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Dual Opposing Roles of Metallothionein Overexpression in C57BL/6J Mouse Pancreatic β-Cells.

Chen S, Han J, Liu Y - PLoS ONE (2015)

Bottom Line: The transgenic MT protein was highly expressed in pancreatic islets.The unique gene expression pattern and abnormal protein levels were observed in MT-tg islets.MT overexpression protected β-cells from acute STZ-induced ROS damages at young age, whereas it impaired GSIS and promoted the development of diabetes in adult C57BL/6J mice, and more severe damage was found in males.

View Article: PubMed Central - PubMed

Affiliation: The Research Institute for Children, Children's Hospital at New Orleans, New Orleans, Louisiana, United States of America; Department of Medical Genetics, Zhongshan Medical College, Sun Yat-sen University, Guangzhou, Guangdong Province, People's Republic of China.

ABSTRACT

Background: Growing evidence indicates that oxidative stress (OS), a persistent state of excess amounts of reactive oxygen species (ROS) along with reactive nitrogen species (RNS), plays an important role in insulin resistance, diabetic complications, and dysfunction of pancreatic β-cells. Pancreatic β-cells contain exceptionally low levels of antioxidant enzymes, rendering them susceptible to ROS-induced damage. Induction of antioxidants has been proposed to be a way for protecting β-cells against oxidative stress. Compared to other antioxidants that act against particular β-cell damages, metallothionein (MT) is the most effective in protecting β-cells from several oxidative stressors including nitric oxide, peroxynitrite, hydrogen peroxide, superoxide and streptozotocin (STZ). We hypothesized that MT overexpression in pancreatic β-cells would preserve β-cell function in C57BL/6J mice, an animal model susceptible to high fat diet-induced obesity and type 2 diabetes.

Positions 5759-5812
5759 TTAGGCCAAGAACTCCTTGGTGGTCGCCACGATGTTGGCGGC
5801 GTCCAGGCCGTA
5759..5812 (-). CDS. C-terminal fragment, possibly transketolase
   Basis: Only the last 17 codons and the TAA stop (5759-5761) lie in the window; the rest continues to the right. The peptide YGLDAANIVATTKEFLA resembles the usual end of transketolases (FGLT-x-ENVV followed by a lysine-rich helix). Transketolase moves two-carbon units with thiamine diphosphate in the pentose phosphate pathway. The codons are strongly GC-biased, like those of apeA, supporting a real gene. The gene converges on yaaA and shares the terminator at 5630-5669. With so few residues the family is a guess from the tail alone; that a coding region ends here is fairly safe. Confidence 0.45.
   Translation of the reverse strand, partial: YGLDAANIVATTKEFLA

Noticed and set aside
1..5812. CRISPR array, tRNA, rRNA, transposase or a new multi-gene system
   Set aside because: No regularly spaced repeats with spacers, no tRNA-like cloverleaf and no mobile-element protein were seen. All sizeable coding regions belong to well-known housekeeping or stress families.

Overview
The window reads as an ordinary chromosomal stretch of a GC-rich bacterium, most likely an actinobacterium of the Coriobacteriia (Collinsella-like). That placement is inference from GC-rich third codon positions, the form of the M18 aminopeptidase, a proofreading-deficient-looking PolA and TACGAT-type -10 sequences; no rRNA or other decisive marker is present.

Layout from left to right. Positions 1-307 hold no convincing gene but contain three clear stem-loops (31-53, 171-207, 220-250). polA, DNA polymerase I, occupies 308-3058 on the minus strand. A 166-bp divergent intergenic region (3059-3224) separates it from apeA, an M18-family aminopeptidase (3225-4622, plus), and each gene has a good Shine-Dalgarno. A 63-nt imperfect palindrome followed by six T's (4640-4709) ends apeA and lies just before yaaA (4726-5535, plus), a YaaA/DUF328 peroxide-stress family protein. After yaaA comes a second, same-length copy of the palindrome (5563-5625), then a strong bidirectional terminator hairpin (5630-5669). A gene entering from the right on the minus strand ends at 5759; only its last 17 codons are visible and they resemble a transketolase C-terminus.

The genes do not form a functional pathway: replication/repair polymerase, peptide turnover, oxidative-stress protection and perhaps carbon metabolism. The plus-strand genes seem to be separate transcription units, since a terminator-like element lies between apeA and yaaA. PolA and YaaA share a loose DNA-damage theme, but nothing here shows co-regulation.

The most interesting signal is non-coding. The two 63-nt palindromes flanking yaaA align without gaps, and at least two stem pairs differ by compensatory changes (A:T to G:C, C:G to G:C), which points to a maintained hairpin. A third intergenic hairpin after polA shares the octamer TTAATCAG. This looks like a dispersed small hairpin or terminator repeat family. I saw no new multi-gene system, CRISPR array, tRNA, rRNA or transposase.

Research design and methods: The pancreatic β-cell specific MT overexpression was transferred to C57BL/6J background by backcrossing. We studied transgenic MT (MT-tg) mice and wild-type (WT) littermates at 8 weeks and 18 weeks of age. Several tests were performed to evaluate the function of islets, including STZ in vivo treatment, intraperitoneal glucose tolerance tests (IPGTT) and plasma insulin levels during IPGTT, pancreatic and islet insulin content measurement, insulin secretion, and islet morphology assessment. Gene expression in islets was performed by quantitative real-time PCR and PCR array analysis. Protein levels in pancreatic sections were evaluated by using immunohistochemistry.

Results: The transgenic MT protein was highly expressed in pancreatic islets. MT-tg overexpression significantly protected mice from acute STZ-induced ROS at 8 weeks of age; unexpectedly, however, MT-tg impaired glucose stimulated insulin secretion (GSIS) and promoted the development of diabetes. Pancreatic β-cell function was significantly impaired, and islet morphology was also abnormal in MT-tg mice, and more severe damage was detected in males. The unique gene expression pattern and abnormal protein levels were observed in MT-tg islets.

Conclusions: MT overexpression protected β-cells from acute STZ-induced ROS damages at young age, whereas it impaired GSIS and promoted the development of diabetes in adult C57BL/6J mice, and more severe damage was found in males.

No MeSH data available.


Related in: MedlinePlus

Islet morphology, size, DNA, protein and insulin contents in 8-week-old MT-tg and WT male mice.(A) represents images of islet under a microscope; (B) quantified islet size; (C) islet DNA, protein and insulin contents. * p < 0.05, ** p < 0.001 vs WT.
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pone.0137583.g005: Islet morphology, size, DNA, protein and insulin contents in 8-week-old MT-tg and WT male mice.(A) represents images of islet under a microscope; (B) quantified islet size; (C) islet DNA, protein and insulin contents. * p < 0.05, ** p < 0.001 vs WT.

Mentions: MT-tg male isolated islets obviously appeared different from their WT littermates. Under a light microscope, isolated islets showed that the size of MT-tg islets was smaller (Fig 5A, right panel), and a lower number of islets were isolated from the MT-tg mice (80–120 in MT-tg vs. 150–200 in control). The average size of islets (islet area) from MT-tg mice was only 59%-73% of those in WT islets (Fig 5B). Islet protein content and insulin content were significant reduced in MT-tg male mice (Fig 5C). The reductions are consistent with the smaller size and lower density in insulin staining of MT-tg mice (Fig 1), indicating that MT overexpression affects not only β-cells function but also islet morphological features and insulin synthesis.